On the day before the conference began I was walking through the market in Victoria, Tamaulipas, Mexico with friends Katia Cecilia Ornelas-Núñez and Nuri Nusrat. When we emerged from the church on the square, two men were staring at me. We ignored them and began to walk away but they approached us, identifying themselves as journalists.
Someone had called their office to say that prominent poet and human rights activist Javier Sicilia was in town. Apparently I look like him; both of us have gray beards, wear glasses, and wear similar hats.
We convinced the journalists that I was not Sicilia, but then they approached us again in the market and one of them, Marco Esquivel, asked if he could take a picture with me, explaining the resemblance to Sicilia. He next proceeded to interview me and became intrigued with restorative justice.
July 15th, 2014 – by Howard Zehr Zehr (category: Peacebuilding, Restorative Justice)
The following is a guest blog post by our colleague in the EMU Education Department, Kathy Evans.
There is a great deal of momentum right now for implementing restorative justice in education. This makes me incredibly excited – and a bit nervous.
Let’s start with the good news! RJ is gaining lots of attention in education. Recently, the U.S. Departments of Justice and Education came together to issue a colleague letter alerting schools that they can be cited for disproportionately disciplining students in certain categories. These federal agencies then recommended restorative justice as one way to address disproportionate discipline in schools!
Schools across the nation, from California to Virginia, are moving to replace their zero tolerance policies with restorative justice approaches. Every week, I get notices about school-based restorative justice programs popping up. That’s exciting! Closer to home, EMU has just begun the nation’s first graduate program specifically focusing on Restorative Justice in Education (RJE). It’s a great time to be an educator who is looking to implement RJ!
June 26th, 2014 – by Howard Zehr Zehr (category: Peacebuilding, Restorative Justice)
The following is a guest blog post by CJP graduate Sanjay Pulipaka. A short bio can be found at the end.
Often Truth and Reconciliation Commissions have been initiated as a response to mass violence. It is interesting to note that the phrase “reconciliation commission” is used in responses to mass violence but not ‘forgiveness commission.” Why is that so?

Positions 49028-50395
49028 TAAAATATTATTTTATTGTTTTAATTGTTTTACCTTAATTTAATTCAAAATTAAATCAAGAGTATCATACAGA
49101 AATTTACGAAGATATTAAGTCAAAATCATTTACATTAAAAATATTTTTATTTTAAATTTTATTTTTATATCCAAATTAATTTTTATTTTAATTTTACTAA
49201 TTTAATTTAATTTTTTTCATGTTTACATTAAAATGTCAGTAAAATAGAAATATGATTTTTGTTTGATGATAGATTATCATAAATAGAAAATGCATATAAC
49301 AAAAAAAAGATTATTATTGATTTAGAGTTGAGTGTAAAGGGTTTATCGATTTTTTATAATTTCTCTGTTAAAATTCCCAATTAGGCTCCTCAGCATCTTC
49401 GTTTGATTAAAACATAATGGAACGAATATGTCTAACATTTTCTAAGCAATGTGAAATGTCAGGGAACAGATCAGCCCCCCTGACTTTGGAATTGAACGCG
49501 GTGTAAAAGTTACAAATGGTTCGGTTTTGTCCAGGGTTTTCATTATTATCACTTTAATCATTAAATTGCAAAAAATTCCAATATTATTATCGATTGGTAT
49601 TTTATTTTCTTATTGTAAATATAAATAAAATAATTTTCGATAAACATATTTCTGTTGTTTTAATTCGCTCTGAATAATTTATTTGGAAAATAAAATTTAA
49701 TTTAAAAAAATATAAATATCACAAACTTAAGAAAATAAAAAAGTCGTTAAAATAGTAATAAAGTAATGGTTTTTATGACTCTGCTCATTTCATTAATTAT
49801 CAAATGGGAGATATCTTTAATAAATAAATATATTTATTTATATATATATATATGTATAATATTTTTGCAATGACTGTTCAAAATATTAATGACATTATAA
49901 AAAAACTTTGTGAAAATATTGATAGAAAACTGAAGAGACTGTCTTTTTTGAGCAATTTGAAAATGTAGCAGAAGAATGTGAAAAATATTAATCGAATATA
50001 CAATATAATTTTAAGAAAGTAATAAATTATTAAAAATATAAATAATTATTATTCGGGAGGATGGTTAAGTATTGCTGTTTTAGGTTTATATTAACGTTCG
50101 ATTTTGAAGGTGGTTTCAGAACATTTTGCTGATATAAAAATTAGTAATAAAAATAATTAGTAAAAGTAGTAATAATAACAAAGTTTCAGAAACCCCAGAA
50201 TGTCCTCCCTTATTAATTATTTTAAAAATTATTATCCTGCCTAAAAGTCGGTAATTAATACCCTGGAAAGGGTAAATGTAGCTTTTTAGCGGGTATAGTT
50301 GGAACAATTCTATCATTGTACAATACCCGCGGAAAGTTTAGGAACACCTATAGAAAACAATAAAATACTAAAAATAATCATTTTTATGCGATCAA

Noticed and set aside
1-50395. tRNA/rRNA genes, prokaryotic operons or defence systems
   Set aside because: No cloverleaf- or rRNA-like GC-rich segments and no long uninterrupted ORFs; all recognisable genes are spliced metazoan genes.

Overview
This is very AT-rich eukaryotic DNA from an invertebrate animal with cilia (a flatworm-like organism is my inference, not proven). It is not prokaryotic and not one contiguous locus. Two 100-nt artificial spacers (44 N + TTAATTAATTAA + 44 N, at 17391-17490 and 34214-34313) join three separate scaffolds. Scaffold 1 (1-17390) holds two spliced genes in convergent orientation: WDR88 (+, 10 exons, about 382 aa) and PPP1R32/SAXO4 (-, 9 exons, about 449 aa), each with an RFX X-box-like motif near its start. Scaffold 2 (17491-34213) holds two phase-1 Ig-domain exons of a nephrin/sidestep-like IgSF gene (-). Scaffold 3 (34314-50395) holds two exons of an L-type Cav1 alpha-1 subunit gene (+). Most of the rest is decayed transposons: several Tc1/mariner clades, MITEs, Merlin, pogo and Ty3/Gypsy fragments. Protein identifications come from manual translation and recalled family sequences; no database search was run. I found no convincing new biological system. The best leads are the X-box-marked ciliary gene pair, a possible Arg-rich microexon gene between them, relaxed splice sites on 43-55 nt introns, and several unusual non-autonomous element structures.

What is forgiveness? When a victim stops feeling anger, resentment, and/or refrains from seeking compensation for crime/misconduct/misdeed perpetrated by an offender/individual, then it is deemed that forgiveness has come into play. Forgiveness is essentially an act of a victim. Forgiveness can be unilateral wherein an individual or group of people may bestow it on others without an explicit request for it. Sometimes, forgiveness is initiated when an individual acknowledges that their actions may have resulted in unwarranted infliction of pain/suffering and seeks normalization of a relationship.
Forgiveness necessitates that the anger in a relationship should be addressed. However, does transcending grief constitute an essential component of forgiveness? Is it possible to grieve and yet forgive? Is there a possibility that sustained grief may prompt individuals to rescind their forgiveness? I don’t have answers for these questions.
June 18th, 2014 – by Howard Zehr Zehr (category: Peacebuilding, Restorative Justice)
Changing Lenses: A New Focus for Crime and Justice, initially published in 1990, is often viewed as a foundational work in the restorative justice field. It has gone through several editions, and now the publishers plan to release an “anniversary edition” next year, the 25th year since its first release.
I need your help. I would like to include a bibliography of essential reading, developed from suggestions by people in the field.
What are your favorite texts? What reading do you consider essential to understand the concept and practice of restorative justice? You can add your suggestions as comments below or, if you prefer, email them to me.